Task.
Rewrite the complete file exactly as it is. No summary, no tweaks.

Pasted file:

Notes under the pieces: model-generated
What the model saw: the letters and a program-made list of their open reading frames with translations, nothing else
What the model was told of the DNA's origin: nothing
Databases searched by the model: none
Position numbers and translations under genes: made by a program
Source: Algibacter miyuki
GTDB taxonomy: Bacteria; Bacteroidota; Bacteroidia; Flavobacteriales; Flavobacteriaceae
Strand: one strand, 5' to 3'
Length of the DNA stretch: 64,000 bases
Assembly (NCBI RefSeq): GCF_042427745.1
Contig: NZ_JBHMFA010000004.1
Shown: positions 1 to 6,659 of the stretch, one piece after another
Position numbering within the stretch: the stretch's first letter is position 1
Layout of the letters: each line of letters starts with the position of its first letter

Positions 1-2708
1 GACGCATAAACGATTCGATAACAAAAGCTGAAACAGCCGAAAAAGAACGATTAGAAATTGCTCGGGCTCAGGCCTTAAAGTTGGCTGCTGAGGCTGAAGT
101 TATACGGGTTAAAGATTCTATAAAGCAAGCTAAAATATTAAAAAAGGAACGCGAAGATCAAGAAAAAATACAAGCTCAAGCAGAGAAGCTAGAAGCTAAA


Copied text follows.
Notes under the pieces: model-generated
What the model saw: the letters and a program-made list of their open reading frames with translations, nothing else
What the model was told of the DNA's origin: nothing
Databases searched by the model: none
Position numbers and translations under genes: made by a program
Source: Algibacter miyuki
GTDB taxonomy: Bacteria; Bacteroidota; Bacteroidia; Flavobacteriales; Flavobacteriaceae
Strand: one strand, 5' to 3'
Length of the DNA stretch: 64,000 bases
Assembly (NCBI RefSeq): GCF_042427745.1
Contig: NZ_JBHMFA010000004.1
Shown: positions 1 to 6,659 of the stretch, one piece after another
Position numbering within the stretch: the stretch's first letter is position 1
Layout of the letters: each line of letters starts with the position of its first letter

Positions 1-2708
1 GACGCATAAACGATTCGATAACAAAAGCTGAAACAGCCGAAAAAGAACGATTAGAAATTGCTCGGGCTCAGGCCTTAAAGTTGGCTGCTGAGGCTGAAGT
101 TATACGGGTTAAAGATTCTATAAAGCAAGCTAAAATATTAAAAAAGGAACGCGAAGATCAAGAAAAAATACAAGCTCAAGCAGAGAAGCTAGAAGCTAAA